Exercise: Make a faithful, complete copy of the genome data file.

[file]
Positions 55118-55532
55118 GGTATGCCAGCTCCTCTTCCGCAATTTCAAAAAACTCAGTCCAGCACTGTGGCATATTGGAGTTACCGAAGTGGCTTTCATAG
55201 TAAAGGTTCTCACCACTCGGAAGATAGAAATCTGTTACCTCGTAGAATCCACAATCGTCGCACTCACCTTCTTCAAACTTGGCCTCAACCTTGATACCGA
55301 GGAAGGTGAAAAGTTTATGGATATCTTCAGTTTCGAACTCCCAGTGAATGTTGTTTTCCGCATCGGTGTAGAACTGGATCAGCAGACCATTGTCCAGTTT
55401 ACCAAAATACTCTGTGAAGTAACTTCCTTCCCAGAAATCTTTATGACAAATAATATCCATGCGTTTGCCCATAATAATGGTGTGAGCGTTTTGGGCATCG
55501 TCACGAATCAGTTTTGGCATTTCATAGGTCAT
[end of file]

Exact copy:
Positions 55118-55532
55118 GGTATGCCAGCTCCTCTTCCGCAATTTCAAAAAACTCAGTCCAGCACTGTGGCATATTGGAGTTACCGAAGTGGCTTTCATAG
55201 TAAAGGTTCTCACCACTCGGAAGATAGAAATCTGTTACCTCGTAGAATCCACAATCGTCGCACTCACCTTCTTCAAACTTGGCCTCAACCTTGATACCGA
55301 GGAAGGTGAAAAGTTTATGGATATCTTCAGTTTCGAACTCCCAGTGAATGTTGTTTTCCGCATCGGTGTAGAACTGGATCAGCAGACCATTGTCCAGTTT
55401 ACCAAAATACTCTGTGAAGTAACTTCCTTCCCAGAAATCTTTATGACAAATAATATCCATGCGTTTGCCCATAATAATGGTGTGAGCGTTTTGGGCATCG
55501 TCACGAATCAGTTTTGGCATTTCATAGGTCAT